Main image: A Victorian fireplace has pride of place in this sitting room designed by Paul Warren Design
For these reasons we're happy to put time and effort to making a room that's stylish, comfortable and inviting. So if you're embarking on operation living room update and want to create a space you'll be happy to return home day after day, consider these five key elements that make a sitting room appealing:
A Coherent Colour Scheme
The colour scheme you choose will determine the look and feel of your living room, as different shades can have different psychological effects. For example, if you want to feel calm and relaxed, blue is an ideal colour to choose. However, if you want a living room to lift your mood and increase your energy levels, incorporate yellow into your interior design. While those who want cleanliness and purity should keep things simple and chic with white. Choose colours within a colour family, so a dark blue, mid blue and a complementary shade such as a soft green. But avoid clashing colours at all costs and feature walls have had their day! 
A Comfortable Sofa
Tricky because while a lot of sofas might feel comfortable when you sit on them for five minutes in a showroom, when you spend a lot of time on them you find they're anything but comfortable. So the moral of the tale is sit on a sofa you're trying out for at least 30 mins and adopt various off of course as you won't want to annoy the shop staff! Remember while the style and colour of your sofa can help to bring the interior design to life, it is crucial to consider comfort. A cosy sofa will provide the perfect welcome after a hard day's work, as it can help melt away stress once you settle down for the evening. So always test a sofa thoroughly before to avoid making a choice you later come to regret.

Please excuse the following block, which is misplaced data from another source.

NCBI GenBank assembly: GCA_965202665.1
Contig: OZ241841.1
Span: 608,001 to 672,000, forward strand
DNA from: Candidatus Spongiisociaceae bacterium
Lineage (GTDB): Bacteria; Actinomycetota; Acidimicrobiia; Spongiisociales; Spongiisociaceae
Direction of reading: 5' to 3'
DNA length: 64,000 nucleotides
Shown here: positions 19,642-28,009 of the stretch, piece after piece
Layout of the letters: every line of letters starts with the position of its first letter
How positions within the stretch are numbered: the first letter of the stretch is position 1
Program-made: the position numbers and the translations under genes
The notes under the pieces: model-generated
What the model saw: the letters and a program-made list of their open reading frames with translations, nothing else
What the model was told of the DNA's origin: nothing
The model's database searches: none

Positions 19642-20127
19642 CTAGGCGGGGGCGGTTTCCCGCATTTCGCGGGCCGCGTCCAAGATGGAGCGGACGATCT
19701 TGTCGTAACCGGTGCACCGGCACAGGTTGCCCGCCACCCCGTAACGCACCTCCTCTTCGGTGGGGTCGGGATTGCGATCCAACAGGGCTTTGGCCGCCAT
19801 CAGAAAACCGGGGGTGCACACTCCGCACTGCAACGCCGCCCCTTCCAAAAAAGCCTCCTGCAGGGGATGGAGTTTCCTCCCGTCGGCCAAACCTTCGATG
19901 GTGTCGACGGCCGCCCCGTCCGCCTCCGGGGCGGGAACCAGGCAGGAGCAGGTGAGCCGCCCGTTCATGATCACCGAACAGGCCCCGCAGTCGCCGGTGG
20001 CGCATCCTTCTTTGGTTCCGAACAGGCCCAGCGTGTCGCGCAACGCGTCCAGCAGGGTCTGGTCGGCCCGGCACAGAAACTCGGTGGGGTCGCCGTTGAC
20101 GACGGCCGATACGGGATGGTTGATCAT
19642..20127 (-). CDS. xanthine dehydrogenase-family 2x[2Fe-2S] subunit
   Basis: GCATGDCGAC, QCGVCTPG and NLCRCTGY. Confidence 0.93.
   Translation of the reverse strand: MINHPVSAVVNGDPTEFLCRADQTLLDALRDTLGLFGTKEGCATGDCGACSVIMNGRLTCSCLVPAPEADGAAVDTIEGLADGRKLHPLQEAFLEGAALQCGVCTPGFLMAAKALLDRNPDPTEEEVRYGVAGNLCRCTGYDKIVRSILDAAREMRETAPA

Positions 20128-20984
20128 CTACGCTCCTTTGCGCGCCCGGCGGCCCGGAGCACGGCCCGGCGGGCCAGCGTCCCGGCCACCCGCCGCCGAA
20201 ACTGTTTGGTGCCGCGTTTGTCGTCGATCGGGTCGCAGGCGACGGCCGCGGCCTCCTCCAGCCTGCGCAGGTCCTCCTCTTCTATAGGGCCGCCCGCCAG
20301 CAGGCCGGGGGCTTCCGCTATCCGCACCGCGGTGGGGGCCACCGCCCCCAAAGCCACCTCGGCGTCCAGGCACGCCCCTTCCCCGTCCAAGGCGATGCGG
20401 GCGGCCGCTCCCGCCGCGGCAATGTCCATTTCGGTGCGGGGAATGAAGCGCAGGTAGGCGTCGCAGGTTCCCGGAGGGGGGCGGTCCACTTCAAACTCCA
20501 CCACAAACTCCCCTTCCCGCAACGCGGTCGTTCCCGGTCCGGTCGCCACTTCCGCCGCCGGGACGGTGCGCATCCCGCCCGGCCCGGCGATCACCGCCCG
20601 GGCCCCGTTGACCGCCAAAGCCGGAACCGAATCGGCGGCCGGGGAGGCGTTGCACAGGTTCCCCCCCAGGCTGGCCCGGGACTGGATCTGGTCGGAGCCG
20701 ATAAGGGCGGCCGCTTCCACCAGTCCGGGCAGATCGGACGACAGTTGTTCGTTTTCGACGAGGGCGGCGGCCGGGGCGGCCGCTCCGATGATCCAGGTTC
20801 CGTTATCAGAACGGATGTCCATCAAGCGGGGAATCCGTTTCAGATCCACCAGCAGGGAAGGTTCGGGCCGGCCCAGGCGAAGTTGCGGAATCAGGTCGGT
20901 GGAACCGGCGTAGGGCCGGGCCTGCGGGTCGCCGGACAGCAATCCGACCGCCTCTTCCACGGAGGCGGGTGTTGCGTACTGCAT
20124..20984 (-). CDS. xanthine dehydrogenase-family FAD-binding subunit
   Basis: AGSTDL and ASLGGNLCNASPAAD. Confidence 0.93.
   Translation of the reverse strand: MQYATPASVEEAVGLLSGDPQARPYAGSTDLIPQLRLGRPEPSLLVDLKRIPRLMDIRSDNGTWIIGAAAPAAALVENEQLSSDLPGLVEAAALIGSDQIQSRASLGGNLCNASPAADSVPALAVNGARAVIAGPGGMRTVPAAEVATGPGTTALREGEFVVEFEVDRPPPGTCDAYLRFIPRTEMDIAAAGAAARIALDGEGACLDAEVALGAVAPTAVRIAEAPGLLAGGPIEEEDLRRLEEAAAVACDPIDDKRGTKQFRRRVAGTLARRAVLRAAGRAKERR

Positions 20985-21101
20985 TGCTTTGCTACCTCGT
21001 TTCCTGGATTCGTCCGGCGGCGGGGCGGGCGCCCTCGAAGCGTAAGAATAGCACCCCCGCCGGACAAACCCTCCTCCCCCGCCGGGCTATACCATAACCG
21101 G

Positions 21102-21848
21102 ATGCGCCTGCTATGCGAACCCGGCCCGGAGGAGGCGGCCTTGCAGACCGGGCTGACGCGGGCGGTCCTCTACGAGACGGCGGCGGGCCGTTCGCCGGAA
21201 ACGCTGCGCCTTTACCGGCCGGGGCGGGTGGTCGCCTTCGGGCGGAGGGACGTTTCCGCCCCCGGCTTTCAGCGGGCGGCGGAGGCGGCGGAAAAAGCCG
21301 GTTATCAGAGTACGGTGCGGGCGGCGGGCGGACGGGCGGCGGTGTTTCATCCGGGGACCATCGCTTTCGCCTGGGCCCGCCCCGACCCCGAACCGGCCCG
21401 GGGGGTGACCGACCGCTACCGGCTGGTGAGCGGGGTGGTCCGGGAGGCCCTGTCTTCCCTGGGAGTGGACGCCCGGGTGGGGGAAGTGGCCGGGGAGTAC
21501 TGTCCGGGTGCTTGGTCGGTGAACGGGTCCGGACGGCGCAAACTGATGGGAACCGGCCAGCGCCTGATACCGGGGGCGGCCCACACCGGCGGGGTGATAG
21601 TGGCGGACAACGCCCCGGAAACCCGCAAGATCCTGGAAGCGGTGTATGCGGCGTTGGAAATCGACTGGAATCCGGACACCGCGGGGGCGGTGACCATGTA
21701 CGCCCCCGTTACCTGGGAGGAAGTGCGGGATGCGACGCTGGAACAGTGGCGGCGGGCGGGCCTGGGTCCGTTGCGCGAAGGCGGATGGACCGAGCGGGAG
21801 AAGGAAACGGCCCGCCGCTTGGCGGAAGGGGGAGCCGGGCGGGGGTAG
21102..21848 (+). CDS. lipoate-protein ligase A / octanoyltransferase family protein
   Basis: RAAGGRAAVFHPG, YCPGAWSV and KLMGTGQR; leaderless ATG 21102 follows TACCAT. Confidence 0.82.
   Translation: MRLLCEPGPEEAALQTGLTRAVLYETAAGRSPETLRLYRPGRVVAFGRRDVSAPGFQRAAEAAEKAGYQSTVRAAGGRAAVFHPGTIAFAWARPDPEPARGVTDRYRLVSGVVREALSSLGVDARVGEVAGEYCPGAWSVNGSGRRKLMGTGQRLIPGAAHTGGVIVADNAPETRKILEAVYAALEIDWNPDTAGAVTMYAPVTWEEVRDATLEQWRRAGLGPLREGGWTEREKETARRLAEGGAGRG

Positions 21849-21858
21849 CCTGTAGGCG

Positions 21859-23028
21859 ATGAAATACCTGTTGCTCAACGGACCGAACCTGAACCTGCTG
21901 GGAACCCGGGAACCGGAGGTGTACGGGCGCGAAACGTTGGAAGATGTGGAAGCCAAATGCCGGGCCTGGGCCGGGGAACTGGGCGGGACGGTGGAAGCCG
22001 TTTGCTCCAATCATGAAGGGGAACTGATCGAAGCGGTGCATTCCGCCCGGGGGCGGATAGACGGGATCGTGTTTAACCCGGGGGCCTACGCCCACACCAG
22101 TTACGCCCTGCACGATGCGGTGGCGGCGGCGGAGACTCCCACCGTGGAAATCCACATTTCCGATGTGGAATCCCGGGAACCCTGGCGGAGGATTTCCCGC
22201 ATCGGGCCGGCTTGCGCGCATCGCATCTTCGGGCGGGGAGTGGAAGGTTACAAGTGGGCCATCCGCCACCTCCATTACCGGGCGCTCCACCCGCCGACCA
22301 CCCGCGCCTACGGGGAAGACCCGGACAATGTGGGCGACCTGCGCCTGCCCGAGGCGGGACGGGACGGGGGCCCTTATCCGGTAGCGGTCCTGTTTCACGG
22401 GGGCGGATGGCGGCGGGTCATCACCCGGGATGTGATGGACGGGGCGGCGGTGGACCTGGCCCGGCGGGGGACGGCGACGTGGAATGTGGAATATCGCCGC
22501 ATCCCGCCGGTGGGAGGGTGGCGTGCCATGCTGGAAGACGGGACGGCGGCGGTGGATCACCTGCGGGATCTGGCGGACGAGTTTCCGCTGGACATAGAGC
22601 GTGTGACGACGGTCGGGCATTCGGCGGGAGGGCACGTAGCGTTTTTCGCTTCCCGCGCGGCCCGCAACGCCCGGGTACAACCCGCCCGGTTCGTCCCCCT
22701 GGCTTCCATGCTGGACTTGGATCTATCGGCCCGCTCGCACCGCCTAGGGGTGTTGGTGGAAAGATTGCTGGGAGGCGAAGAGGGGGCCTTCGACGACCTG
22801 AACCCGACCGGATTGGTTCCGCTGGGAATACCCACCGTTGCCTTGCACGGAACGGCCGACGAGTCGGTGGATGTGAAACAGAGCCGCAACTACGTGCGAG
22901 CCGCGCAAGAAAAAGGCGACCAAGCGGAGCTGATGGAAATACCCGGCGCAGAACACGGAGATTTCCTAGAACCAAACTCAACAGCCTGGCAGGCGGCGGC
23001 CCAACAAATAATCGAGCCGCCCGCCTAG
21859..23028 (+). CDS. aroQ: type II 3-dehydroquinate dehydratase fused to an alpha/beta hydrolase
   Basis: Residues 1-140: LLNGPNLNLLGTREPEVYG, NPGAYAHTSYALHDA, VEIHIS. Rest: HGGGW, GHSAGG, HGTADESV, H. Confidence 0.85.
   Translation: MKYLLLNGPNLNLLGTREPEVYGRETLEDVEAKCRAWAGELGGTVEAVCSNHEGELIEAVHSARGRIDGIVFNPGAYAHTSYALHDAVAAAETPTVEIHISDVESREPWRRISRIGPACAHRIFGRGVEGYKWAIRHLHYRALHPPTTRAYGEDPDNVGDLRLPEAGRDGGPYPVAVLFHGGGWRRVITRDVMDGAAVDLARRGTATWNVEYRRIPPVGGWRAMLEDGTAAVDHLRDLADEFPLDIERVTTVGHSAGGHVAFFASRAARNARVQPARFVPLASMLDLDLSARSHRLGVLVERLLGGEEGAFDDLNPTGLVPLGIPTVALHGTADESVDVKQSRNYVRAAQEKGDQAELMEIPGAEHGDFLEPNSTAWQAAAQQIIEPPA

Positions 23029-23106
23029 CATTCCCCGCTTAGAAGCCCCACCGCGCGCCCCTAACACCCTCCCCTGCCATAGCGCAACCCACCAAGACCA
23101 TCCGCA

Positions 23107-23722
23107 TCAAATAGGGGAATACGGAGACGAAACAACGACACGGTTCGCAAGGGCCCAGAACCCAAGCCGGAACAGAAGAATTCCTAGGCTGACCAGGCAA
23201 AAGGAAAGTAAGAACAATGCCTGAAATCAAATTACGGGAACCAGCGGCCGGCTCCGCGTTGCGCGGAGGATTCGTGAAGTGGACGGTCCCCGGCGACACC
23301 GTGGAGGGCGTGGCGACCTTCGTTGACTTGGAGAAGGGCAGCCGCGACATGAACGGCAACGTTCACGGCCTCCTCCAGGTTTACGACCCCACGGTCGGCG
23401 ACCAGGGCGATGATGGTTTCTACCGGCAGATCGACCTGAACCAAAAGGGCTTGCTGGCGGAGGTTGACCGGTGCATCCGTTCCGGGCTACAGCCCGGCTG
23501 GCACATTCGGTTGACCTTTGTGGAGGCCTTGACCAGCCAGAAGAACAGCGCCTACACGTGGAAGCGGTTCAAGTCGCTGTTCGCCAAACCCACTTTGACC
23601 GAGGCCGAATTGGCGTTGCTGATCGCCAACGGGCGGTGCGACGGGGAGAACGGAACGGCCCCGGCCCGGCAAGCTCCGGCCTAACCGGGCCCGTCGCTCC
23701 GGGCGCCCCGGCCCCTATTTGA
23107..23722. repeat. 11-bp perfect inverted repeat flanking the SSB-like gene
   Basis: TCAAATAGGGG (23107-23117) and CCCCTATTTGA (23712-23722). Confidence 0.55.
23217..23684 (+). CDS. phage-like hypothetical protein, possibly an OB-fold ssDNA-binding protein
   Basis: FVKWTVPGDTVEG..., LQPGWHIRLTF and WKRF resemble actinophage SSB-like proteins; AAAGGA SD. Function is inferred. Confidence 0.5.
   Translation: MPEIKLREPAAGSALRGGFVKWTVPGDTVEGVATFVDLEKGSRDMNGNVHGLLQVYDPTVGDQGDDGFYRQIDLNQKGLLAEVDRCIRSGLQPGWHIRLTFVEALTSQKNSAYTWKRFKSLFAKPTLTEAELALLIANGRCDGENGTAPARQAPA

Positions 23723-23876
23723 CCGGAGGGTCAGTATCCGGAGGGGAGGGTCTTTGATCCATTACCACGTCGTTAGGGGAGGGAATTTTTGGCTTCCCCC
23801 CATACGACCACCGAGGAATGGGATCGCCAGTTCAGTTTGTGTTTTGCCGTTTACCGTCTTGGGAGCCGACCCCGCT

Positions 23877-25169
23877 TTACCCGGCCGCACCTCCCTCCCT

A Focal Point
Every living room needs a beautiful focal point that will grab everyone's attention. To make your visitors fall in love with your décor, pick an impressive piece that will draw their eye each time they step inside a room. For example, you could hang a chandelier to add luxury and elegance to your interior design, or you could showcase your eye for detail and tradition by incorporating one of the many sophisticated Victorian fireplaces available. 
Good Lighting
Lots of us are guilty of overlooking lighting when redesigning the living room. If you're lucky enough to have a room with feature large south-facing windows, pull back the curtains and pull up any blinds as high as possible to allow lots of  natural sunlight in. But if your living room isn't awash with natural light, aim to layer lighting across the room. For example, illuminate dark corners with a stylish floor lamp, brighten up the space with ceiling LED spotlights, and switch on a table lamp to create a cosy, inviting atmosphere. And do ensure you invest in energy-saving bulbs as they do reduce your electricity consumption and help save the planet! As well as LEDs look at CFLs - compact fluorescents. 
To inject personality into your décor you need art. So consider hanging a painting, a big framed photograph or vintage poster. Pieces of sculpture or ceramics are also great artworks and it's fun to build up a collection. Choose a work that reflects your taste .. and do bear in mind how it sits in your colour scheme. So if your painting is predominantly yellow but your room is cerise pink, it may not work so you'll need to put it in another room. Artworks shouldn't stand out because they clash with what's in the room.